War of the Rebellion: Serial 018 Page 0188 OPERATIONS IN N. VA., W. VA., AND MD. Chapter XXIV.

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PRINCETON, May 14, 1862.

Colonel ALBERT TRACY,

Assistant Adjutant-General, Franklin, Va.:

Reached here last night. Moor's brigade bivouacked 5 miles behind. Shall have both brigades concentrate to-morrow night at Scammon's position, 18 miles in front. Expect Crook's brigade to reach Lewisburg to-day or to-morrow. Scammon's advance destroyed the captured stores at Pearisburg when they retired. This has put his command on short rations but they have not suffered, and fresh supplies will reach them before they are quite out.

Telegraph is 16 miles behind, coming on 8 miles a day; our scant transportation has delayed the wire.

Have heard nothing from you for three days.

J. D. COX,

Brigadier-General.

HEADQUARTERS DISTRICT OF THE KANAWHA,

Princeton, May 14, 1862.

Colonel E. P. SCAMMON,

Commanding First Brigade:

SIR: Your messenger this morning brought me no report from you as to the position of affairs with you. I fear he lost some dispatch, as his budget contained only reports, &c., for the Adjutant-General's Office.

It will take two or three days to get forward supplies and needed additional ammunition. If, however, there is a probability of the time being more important than anything else, I will make arrangements for an immediate test of the rebel strength in the Narrows. I wish your opinion on this subject.

Please inform me also whether you have boats at Shoemaker's Ferry, or any equally available crossing, by which we could pass over some long-range guns, with suitable support, to reach the rebel position in the Narrows from the road opposite, which, as I am informed, runs higher on the hill-side and commands the road on this side the river. You have not yet given me the result of your inquiry as to a road over East River Mountain turning the position on the (our) right. I had some thought of sending the Second Brigade through by the Wytheville turnpike by way of Rocky Gap, but am averse to dividing the force, especially as the communication between the detachment would be very difficult pending the combined movement. If matters are not likely to become less favorable by delay I regard it quite important to spend a day or two in bringing up the telegraph, getting direct communication with department headquarters, from which I have not heard for several day, [and] with Colonel Crook in hurrying forward ammunition and supplies, and organizing the new transportation, which is beginning to come up the river in very small quantities. In regard to these things and for a full report of your present knowledge of the enemy let me hear from you to-night if possible.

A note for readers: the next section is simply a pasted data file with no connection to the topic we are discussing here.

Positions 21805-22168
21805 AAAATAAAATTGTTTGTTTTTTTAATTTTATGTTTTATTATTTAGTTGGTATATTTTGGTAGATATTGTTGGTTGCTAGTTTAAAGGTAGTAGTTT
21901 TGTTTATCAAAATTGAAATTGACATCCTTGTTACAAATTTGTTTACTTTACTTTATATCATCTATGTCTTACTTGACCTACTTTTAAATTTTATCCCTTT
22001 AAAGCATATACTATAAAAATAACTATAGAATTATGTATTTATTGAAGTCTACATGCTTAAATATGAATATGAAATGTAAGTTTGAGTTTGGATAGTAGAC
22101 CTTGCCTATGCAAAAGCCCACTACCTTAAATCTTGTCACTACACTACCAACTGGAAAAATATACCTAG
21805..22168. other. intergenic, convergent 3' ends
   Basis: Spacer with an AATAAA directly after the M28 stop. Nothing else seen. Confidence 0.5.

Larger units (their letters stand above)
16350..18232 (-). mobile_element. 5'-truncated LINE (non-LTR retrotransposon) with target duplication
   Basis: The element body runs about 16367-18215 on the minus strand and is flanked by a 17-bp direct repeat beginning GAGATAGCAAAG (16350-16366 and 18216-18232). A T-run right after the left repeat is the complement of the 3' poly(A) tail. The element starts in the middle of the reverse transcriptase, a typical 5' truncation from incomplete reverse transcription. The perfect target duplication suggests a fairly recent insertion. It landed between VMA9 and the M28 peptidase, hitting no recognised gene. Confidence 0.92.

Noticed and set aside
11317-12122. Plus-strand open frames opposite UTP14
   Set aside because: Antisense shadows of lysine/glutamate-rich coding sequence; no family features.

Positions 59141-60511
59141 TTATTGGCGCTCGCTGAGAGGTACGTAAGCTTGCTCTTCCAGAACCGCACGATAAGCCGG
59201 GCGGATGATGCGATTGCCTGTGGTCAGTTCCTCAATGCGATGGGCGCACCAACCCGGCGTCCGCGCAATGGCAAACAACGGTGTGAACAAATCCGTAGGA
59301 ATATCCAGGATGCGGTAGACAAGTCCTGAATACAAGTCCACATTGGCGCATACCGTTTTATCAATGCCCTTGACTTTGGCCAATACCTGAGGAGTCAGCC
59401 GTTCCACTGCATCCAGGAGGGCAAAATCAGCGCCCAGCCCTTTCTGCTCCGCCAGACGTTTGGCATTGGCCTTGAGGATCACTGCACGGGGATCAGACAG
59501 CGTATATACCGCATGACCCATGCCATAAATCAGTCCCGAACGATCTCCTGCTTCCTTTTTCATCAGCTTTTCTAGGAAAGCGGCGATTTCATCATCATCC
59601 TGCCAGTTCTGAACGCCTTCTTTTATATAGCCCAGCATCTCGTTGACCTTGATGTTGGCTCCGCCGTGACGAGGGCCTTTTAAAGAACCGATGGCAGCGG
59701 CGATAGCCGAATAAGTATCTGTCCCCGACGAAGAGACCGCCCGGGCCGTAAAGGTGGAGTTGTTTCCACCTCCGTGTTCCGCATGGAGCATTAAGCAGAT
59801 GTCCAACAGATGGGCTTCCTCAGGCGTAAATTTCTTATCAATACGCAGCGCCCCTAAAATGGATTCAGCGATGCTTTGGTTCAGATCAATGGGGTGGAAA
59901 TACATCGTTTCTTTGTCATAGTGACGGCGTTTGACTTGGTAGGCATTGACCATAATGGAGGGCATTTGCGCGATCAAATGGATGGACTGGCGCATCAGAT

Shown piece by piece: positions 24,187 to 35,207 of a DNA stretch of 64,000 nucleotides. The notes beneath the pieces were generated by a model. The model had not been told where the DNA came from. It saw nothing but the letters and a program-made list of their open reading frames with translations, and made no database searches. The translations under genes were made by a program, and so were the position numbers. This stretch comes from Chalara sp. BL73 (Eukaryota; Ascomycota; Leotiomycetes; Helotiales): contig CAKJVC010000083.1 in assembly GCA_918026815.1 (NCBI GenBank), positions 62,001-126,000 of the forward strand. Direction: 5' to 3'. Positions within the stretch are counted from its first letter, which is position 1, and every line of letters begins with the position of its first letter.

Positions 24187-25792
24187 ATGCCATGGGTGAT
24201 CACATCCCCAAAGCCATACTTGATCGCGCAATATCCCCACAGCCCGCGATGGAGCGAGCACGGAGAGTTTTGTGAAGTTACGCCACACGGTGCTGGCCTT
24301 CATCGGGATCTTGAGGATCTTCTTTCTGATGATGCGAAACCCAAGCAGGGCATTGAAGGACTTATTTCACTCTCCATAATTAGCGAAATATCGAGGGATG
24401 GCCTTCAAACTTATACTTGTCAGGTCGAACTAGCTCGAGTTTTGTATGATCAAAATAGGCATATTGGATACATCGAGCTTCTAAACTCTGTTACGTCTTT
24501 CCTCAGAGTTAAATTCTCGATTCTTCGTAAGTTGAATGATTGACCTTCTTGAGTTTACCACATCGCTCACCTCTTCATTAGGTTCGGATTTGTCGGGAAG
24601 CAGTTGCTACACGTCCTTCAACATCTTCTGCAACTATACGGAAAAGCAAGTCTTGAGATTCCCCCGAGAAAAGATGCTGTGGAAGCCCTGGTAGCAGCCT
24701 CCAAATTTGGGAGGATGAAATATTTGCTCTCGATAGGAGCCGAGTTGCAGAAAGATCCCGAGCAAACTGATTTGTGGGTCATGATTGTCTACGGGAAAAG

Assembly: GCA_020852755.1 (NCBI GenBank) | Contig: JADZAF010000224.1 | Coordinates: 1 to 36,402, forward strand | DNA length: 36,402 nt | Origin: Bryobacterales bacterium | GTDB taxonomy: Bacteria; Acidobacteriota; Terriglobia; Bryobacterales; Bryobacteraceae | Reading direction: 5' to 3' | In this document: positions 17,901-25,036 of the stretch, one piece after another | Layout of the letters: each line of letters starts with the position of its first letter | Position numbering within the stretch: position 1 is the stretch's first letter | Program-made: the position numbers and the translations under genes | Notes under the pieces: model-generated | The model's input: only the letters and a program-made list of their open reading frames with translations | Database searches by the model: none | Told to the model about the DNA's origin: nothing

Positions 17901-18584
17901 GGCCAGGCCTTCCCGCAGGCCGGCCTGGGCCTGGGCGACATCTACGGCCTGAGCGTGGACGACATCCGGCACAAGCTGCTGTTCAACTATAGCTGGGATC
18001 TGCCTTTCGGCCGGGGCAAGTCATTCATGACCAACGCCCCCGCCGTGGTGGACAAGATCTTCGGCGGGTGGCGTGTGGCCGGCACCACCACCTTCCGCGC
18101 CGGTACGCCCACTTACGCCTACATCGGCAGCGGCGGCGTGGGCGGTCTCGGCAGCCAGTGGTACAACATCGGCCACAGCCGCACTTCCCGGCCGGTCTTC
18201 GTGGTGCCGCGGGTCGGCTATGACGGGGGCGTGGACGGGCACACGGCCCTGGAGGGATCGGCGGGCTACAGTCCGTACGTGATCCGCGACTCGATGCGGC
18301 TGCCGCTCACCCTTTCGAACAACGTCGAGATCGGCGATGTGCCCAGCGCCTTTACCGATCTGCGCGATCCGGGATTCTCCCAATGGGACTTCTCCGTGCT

Very respectfully, your obedient servant,

J. D. COX,

Brigadier-General, Commanding.